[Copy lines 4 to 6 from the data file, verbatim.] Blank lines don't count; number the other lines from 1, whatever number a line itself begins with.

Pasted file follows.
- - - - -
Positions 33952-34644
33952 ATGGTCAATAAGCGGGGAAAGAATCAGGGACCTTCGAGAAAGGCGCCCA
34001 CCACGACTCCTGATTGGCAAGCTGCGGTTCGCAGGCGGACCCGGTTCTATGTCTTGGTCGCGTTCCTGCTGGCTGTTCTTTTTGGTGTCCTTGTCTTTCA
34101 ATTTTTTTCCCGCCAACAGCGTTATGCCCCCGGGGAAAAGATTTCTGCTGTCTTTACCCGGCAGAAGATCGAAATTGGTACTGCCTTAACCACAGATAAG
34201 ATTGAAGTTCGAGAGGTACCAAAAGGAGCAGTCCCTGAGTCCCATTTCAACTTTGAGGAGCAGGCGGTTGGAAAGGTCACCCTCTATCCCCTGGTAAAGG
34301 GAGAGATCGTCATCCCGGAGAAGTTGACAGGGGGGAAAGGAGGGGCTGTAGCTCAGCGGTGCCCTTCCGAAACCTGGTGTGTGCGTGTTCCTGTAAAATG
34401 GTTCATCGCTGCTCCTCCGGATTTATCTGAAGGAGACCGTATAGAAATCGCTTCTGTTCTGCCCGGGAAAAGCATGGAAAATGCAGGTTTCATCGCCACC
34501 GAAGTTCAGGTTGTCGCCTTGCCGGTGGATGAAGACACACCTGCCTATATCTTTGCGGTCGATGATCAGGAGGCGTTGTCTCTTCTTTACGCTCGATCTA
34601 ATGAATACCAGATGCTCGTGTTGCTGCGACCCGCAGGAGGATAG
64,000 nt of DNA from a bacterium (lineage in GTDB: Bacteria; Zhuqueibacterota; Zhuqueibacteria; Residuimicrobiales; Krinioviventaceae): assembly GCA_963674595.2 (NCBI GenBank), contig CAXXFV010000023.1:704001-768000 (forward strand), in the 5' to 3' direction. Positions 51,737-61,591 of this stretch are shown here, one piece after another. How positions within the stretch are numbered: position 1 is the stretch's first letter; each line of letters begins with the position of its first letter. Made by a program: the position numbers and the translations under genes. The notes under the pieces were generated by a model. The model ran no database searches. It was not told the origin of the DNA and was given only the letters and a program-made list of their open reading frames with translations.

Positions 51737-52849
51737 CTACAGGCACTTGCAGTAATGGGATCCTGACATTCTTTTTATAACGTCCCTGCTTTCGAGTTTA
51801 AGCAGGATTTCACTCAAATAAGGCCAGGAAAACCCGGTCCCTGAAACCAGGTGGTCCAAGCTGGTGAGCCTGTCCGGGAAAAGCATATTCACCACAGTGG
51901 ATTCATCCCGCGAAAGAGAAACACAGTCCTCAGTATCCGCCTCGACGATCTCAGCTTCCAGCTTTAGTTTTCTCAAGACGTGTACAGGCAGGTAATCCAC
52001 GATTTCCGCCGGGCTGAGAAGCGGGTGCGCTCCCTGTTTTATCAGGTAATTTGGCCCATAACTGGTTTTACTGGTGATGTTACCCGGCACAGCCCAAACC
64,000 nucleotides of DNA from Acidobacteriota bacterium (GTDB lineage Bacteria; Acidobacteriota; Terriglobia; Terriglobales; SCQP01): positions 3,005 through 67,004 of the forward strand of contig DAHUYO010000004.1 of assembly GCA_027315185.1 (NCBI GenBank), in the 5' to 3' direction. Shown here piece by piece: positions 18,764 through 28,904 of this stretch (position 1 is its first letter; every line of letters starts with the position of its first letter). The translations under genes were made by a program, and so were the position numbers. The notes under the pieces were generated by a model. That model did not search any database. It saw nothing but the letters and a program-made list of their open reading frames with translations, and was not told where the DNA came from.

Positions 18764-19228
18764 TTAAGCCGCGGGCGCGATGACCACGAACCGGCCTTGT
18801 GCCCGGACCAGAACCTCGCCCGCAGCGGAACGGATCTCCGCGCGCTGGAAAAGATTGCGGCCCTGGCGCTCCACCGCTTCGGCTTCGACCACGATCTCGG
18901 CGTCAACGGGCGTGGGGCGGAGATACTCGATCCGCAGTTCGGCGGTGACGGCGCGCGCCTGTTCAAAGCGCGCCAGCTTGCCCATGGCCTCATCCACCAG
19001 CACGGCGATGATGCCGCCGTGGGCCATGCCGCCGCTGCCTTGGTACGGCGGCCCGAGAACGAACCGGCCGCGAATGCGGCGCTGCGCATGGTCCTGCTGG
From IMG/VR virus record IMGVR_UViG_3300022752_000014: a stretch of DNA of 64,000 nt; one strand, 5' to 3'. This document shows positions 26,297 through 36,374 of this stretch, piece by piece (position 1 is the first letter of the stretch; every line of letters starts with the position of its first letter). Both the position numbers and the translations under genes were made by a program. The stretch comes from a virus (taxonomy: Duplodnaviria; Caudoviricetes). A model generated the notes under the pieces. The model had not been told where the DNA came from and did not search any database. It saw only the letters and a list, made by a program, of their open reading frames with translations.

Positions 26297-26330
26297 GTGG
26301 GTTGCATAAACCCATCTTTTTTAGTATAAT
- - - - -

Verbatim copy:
34101 ATTTTTTTCCCGCCAACAGCGTTATGCCCCCGGGGAAAAGATTTCTGCTGTCTTTACCCGGCAGAAGATCGAAATTGGTACTGCCTTAACCACAGATAAG
34201 ATTGAAGTTCGAGAGGTACCAAAAGGAGCAGTCCCTGAGTCCCATTTCAACTTTGAGGAGCAGGCGGTTGGAAAGGTCACCCTCTATCCCCTGGTAAAGG
34301 GAGAGATCGTCATCCCGGAGAAGTTGACAGGGGGGAAAGGAGGGGCTGTAGCTCAGCGGTGCCCTTCCGAAACCTGGTGTGTGCGTGTTCCTGTAAAATG